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Weight of an electric recumbent tadpole trike

May 18, 2024 — BarryK

In a post yesterday, I showed a photo of my Mark-2 front suspension mounted on the trike frame:

I picked up the front of the trike, and using a block of wood, put it into my bathroom scale. Weight is 13kg. Obviously that is not the weight of the entire trike. So what does an "entire trike" actually weigh?

Here are some very basic trikes, without any front or rear suspension, non-electric:

...weight is around 18 - 20kg.

A motor and battery adds about 10kg, bringing the weight up to nearly 30kg. Add rear and front suspension, adds even more, quite easily hitting 35kg. Here is an example, electric tadpole trike with 500W motor, 20Ah 48V battery, rear suspension, no front suspension, 20" fat tyres, the same company that makes my "320" trike, weight 38kg:

Could you lift a 38kg trike? I could, if I want to put my back out.

These weights put things in perspective; I don't need to obsess over making the front suspension very light. A couple of extra kilos doesn't matter. Here is the original front assembly for my trike:


...weight is 6.5kg. That is the cross-beam to which the wheels will attach, and the steering.

Notice that aluminium plate bolted to the cross-beam. That is the mounting to hold the battery. Interesting, they decided to put the battery right up the front. If I do that, with my front suspension, that would be good in one respect; dampening bumps. On the otherhand, I have fairly soft suspension up front, so will need to experiment how to distribute the weight.

While that original front assembly was on the floor, took the opportunity to measure total width, that is, right to the ends of the wheel spindles. 915mm! Oh man, that is wide. The police in WA might turn a blind eye to bikes, trikes and mobility vehicles being a bit too wide, but if I was to ride that on a footpath, even a dual-purpose footpath, if the police person was in a bad mood, they might be inclined to book me. Another reason to do a custom front suspension.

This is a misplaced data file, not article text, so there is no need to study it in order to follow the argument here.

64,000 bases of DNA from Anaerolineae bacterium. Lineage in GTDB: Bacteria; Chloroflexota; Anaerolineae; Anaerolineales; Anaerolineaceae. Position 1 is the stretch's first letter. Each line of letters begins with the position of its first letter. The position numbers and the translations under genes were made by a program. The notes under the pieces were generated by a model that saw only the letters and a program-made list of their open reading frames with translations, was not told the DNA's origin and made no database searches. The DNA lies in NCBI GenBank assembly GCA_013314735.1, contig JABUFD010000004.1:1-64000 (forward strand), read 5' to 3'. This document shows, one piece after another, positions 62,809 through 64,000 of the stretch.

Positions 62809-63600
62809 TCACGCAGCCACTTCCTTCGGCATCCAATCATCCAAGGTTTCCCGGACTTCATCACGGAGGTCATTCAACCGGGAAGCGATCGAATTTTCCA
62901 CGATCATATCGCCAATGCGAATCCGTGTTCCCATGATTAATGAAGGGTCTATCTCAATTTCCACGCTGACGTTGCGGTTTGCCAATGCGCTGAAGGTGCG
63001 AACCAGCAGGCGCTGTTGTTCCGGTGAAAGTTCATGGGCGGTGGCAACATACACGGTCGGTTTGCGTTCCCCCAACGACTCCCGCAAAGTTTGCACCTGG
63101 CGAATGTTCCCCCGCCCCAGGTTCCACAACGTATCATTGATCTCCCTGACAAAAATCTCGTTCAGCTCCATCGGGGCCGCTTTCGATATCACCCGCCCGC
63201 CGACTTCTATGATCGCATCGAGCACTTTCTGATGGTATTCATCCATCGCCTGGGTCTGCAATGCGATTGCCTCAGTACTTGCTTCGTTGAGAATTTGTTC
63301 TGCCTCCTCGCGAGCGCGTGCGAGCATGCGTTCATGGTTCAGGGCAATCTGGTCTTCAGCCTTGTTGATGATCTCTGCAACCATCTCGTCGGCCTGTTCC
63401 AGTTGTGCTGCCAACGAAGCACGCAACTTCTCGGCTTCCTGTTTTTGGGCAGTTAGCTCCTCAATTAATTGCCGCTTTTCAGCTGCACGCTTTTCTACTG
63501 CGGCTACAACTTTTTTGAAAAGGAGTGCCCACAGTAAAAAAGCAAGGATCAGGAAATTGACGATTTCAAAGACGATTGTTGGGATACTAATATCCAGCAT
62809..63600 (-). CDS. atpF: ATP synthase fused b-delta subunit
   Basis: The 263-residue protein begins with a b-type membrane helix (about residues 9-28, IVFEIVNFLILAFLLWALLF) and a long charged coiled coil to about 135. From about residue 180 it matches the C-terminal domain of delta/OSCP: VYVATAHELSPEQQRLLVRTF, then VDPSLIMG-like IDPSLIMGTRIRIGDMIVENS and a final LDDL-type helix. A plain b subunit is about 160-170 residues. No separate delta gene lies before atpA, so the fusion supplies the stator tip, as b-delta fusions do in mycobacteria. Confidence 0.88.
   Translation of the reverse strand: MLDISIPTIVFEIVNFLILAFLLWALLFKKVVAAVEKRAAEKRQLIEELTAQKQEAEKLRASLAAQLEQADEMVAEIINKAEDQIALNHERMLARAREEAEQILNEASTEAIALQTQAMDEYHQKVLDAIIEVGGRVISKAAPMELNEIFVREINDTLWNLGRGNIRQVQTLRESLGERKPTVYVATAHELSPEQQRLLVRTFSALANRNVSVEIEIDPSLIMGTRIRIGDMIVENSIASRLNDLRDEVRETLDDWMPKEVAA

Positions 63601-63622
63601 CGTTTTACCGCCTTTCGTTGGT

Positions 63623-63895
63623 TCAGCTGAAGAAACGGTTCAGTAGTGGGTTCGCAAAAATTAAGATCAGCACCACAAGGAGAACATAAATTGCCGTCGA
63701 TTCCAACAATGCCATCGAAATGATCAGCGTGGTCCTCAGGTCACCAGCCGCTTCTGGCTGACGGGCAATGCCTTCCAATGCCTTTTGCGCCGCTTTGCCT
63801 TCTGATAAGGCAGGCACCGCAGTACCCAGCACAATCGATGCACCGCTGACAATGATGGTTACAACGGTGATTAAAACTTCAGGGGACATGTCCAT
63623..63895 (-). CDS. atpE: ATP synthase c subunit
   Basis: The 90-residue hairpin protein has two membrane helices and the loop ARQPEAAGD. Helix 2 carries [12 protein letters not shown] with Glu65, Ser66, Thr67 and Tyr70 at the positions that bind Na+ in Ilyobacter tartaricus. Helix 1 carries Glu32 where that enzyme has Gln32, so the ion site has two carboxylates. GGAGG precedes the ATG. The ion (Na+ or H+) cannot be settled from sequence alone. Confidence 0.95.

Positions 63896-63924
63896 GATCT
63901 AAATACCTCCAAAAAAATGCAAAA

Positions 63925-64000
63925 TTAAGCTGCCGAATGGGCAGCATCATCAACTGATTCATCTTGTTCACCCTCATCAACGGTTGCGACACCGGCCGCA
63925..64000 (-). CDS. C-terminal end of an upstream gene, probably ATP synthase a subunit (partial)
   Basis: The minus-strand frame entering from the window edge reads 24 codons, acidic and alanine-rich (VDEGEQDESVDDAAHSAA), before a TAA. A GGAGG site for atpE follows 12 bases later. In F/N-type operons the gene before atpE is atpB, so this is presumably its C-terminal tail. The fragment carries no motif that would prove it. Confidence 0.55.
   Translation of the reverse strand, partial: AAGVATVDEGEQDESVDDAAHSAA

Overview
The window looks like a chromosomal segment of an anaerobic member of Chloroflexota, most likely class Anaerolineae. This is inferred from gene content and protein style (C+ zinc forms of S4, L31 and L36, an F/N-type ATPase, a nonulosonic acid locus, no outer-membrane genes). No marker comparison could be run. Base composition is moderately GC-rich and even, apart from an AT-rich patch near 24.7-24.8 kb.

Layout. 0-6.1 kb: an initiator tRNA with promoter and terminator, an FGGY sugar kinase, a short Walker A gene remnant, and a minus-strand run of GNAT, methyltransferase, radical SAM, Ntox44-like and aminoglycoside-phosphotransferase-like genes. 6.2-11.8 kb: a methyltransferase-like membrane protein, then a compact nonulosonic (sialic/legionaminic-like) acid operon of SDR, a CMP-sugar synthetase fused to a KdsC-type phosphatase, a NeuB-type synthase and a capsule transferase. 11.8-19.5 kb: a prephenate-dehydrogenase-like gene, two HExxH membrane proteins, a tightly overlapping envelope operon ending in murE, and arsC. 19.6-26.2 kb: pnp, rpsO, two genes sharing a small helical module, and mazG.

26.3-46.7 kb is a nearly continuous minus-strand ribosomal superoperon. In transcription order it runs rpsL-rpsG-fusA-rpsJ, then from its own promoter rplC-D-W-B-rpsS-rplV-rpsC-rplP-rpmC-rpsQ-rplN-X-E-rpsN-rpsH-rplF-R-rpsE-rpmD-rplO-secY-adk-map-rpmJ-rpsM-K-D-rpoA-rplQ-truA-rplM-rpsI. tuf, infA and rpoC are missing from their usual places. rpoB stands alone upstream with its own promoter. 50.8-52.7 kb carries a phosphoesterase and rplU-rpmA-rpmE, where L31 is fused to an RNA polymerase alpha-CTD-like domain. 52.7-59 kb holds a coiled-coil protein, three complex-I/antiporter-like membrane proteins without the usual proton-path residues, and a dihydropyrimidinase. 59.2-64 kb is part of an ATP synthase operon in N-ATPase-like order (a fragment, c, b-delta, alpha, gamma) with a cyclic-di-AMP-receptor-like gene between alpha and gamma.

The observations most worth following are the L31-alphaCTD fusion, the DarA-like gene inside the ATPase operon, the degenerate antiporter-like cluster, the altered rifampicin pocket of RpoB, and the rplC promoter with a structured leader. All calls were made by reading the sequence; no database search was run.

The original battery, also weighed that, 5.5kg:


Note, I'm not going to use that battery in the trike. Main reason, it is "NMC" technology, as are in most bikes, trikes and scooters. NMC means Nickel Manganeses Cobalt, also known as "lithium ternary" batteries. Apart from the ethical issues how those minerals are mined, NMC batteries have shorter life and are more prone to catching fire than "LFP" technology batteries.

LFP means Lithium Iron (ferrous) Phosphate. These do not have any nickel, manganese or cobalt. They are also slightly cheaper than NMC. The downside is that they have lower energy density, which would be the main reason they aren't used in bikes and trikes.

LFP are also named LiFePo4, which is the standard for caravans, motorhomes and other RVs. They are not so bothered about energy density.

I purchased a 10Ah 48V LFP battery from China (with matching mains charger), and will be using that. As I am planning to be solar-powered, I reasoned that smaller capacity is OK. And it will save about 3kg.

So what else is really heavy? The motor. Here is the motor assembly, without pedals, weight 6kg:


So, the original battery and motor weigh 5.5 + 6 equals 11.5kg. Wow.   

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